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Can anyone share experience of PALS complaint service?

(11 Posts)
AngryGnome Fri 12-Oct-12 10:13:23

Following a traumatic birth 21 months ago which left DS with facial scarring and me with spinal damage, I finally contacted PALS about 5/6 months ago with a view to finding out how things went wrong, why etc. After speaking to PALS, I was advised to go through the complaints process.

DH submitted a written complaint on my behalf (I am still finding it very difficult to deal/cope with what happened and need his support) and five months later we have been given a date to go in to meet with the various consultants to try and "resolve" the matter.

The meeting is next week, and I am feeling very anxious about it. Has anyone been through this sort of thing? I am worried that it will be quite adversarial, with the hospital staff being very dismissive and defensive and I don't know how I will cope. DH will be with me, but even so I know I will find it hard

I know that I do need to do this - I need answers, and if appropriate an apology and assurances of how these types of mistakes will be prevented in the future. I still have recurrent nightmares about the birth, and I still think about it constantly - the experience has utterly changed me as a person. I'm also due to have a major operation on my spine next year to try and minimise the effects of the nerve damage, which I am very worried about. I feel that certain actions the staff on the labour ward took, and did not take, caused the problems, and I need to have this properly addressed. But maybe I am expecting too much of this meeting? It seems unlikely that they are going to sit there and say "cards on the table, you're right, we did screw up" even if they did - so I am concerned that even afterwards I am always going to have that doubt in my mind.

Sorry, a bit rambly, not sure what I am asking really - just wondering if anyone has been through this process, and how you prepared for it, did it help with anything?

Thanks for any thoughts any of you might have.

Screaminabdabs Fri 12-Oct-12 16:47:31

Bumping for you, Angrygnome. Really sorry to hear this. sad Have you looked into getting treatment for Post Traumatic Stress Disorder?

Iirc there is an MNer who works for PALS, so hopefully they may see this and offer some advice.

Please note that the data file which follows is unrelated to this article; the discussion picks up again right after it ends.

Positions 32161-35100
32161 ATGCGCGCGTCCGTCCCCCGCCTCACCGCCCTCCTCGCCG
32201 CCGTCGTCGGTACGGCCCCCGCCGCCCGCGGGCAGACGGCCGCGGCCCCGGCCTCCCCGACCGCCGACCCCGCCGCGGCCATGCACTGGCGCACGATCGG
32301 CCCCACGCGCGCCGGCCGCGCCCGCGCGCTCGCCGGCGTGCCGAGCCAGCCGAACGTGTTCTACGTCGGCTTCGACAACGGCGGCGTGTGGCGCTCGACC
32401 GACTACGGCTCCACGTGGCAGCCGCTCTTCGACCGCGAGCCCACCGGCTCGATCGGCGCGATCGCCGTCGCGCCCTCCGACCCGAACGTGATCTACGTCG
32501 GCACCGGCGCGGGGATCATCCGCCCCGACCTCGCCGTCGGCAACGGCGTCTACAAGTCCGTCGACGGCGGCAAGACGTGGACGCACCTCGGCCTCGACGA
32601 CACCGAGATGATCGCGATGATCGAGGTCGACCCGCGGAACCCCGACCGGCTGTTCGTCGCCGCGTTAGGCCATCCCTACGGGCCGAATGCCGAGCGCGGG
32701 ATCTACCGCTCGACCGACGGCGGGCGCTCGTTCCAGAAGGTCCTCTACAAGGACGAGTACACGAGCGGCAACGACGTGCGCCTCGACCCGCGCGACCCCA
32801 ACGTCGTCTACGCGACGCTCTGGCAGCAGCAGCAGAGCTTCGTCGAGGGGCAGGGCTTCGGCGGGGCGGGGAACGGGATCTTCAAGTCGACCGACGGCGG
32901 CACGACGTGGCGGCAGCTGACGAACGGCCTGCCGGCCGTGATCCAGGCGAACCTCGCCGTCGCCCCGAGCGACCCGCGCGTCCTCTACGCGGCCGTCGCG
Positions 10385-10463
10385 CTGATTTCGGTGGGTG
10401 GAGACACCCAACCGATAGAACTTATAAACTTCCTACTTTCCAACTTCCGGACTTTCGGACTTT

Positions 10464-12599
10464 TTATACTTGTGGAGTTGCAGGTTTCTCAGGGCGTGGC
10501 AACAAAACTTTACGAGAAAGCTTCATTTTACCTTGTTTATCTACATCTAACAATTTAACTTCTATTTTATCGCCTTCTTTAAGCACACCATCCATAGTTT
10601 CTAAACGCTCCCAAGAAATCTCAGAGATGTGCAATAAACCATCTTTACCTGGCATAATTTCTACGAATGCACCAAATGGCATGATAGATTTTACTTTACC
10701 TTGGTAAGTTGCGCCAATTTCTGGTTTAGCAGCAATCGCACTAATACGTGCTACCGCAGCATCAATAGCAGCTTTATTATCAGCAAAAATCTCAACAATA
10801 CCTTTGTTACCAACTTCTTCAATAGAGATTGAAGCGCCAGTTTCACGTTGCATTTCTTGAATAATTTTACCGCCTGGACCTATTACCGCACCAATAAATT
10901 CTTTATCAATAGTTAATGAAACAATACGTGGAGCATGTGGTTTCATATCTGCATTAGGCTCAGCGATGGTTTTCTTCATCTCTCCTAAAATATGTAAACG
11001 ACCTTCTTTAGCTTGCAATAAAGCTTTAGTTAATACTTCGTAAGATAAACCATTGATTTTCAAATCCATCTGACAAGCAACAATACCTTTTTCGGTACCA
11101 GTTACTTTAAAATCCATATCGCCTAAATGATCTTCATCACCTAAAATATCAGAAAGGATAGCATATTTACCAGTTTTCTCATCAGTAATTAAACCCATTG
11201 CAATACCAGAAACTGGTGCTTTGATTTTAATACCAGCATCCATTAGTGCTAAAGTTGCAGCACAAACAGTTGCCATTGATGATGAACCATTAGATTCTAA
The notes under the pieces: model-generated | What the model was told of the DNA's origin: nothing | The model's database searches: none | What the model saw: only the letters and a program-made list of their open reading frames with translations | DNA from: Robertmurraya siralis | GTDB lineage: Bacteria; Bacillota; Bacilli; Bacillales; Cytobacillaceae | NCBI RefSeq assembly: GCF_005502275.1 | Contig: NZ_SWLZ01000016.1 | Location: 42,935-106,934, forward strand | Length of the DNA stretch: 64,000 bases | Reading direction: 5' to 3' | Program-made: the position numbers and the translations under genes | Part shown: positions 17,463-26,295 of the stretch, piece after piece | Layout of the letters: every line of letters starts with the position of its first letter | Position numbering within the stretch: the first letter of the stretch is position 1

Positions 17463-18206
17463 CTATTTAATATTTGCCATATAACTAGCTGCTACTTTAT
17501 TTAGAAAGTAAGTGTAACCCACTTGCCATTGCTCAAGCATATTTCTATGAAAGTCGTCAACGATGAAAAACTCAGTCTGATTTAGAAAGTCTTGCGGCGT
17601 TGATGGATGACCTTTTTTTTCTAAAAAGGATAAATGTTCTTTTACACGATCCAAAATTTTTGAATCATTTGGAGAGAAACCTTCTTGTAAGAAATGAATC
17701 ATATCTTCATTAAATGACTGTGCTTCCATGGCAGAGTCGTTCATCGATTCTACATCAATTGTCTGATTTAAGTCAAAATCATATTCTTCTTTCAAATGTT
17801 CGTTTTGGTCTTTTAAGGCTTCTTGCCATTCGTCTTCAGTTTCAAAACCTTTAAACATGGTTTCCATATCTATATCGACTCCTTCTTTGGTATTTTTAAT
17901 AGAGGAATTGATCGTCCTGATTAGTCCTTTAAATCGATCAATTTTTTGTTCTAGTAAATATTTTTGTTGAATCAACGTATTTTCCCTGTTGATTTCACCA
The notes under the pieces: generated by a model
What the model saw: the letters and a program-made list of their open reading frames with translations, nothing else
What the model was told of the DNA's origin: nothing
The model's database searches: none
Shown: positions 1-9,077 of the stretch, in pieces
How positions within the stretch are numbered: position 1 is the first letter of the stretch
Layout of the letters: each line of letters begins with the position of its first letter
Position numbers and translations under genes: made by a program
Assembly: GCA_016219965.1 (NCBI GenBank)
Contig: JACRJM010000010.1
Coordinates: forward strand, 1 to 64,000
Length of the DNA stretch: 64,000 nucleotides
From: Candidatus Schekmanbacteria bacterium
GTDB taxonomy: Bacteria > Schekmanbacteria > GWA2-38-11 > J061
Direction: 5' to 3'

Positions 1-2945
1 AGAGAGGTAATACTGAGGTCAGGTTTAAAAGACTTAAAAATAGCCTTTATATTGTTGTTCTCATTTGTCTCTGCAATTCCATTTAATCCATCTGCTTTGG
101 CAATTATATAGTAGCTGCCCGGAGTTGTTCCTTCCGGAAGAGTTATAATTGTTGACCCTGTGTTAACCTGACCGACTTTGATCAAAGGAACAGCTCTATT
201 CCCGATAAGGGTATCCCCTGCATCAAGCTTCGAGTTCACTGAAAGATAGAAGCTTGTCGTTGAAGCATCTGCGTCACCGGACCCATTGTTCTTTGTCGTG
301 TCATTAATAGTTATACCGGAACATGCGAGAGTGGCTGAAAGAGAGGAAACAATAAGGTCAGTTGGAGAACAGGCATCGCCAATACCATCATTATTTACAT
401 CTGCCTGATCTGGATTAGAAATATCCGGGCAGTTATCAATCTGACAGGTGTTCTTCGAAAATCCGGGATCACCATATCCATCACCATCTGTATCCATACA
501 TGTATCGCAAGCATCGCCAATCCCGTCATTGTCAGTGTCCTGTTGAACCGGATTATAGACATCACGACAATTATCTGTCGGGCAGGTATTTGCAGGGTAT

AngryGnome Fri 12-Oct-12 16:57:48

thanks screamin - hopefully some people about tonight.

I haven't really sought any support so far - I have had a good look around the Birth Trauma website, but not really done anything proactive. People in RL keep have said I am coping really well, and I do feel i need to live up to it - but to be fair since I came off zimmer frame and crutches there isn't really anything to "see" wrong with me, the nerve damage is primarily sensory, so to look at me you wouldn't know there was a problem. It's much easier online and anonymously to say you are not coping as well as everyone in RL thinks you are.

Screaminabdabs Fri 12-Oct-12 19:04:02

I'm not sure I can help much, but - are you taking an advocate along with you? Your dh or someone experienced in this area? Shouldn't someone from PALS be coming with you?

I would personally be seeing it as an initial meeting, and plan to be non-committal about what you accept from them. Eg if they say sorry in an inadequate way, you don't, perhaps, want to commit yourself to accepting that apology as adequate. You might not want that to be the end of the matter; whereas they will be hoping that it will be - hoping that you will be content to be fobbed off. You might say: well, I will have to talk to PALS about what they think of your response.

QueenofWhatever Fri 12-Oct-12 19:53:11

I've been on the other side of the table as a hospital manager meeting with patients who have made complaints. It can vary enormously and I can only speak from my own experience and I worked at a Trust that was pretty good at admitting mistakes and had a strong 'no blame' culture. That's actually really important because it can help teams be really open and upfront about what went wrong and why and what they would do differently next time.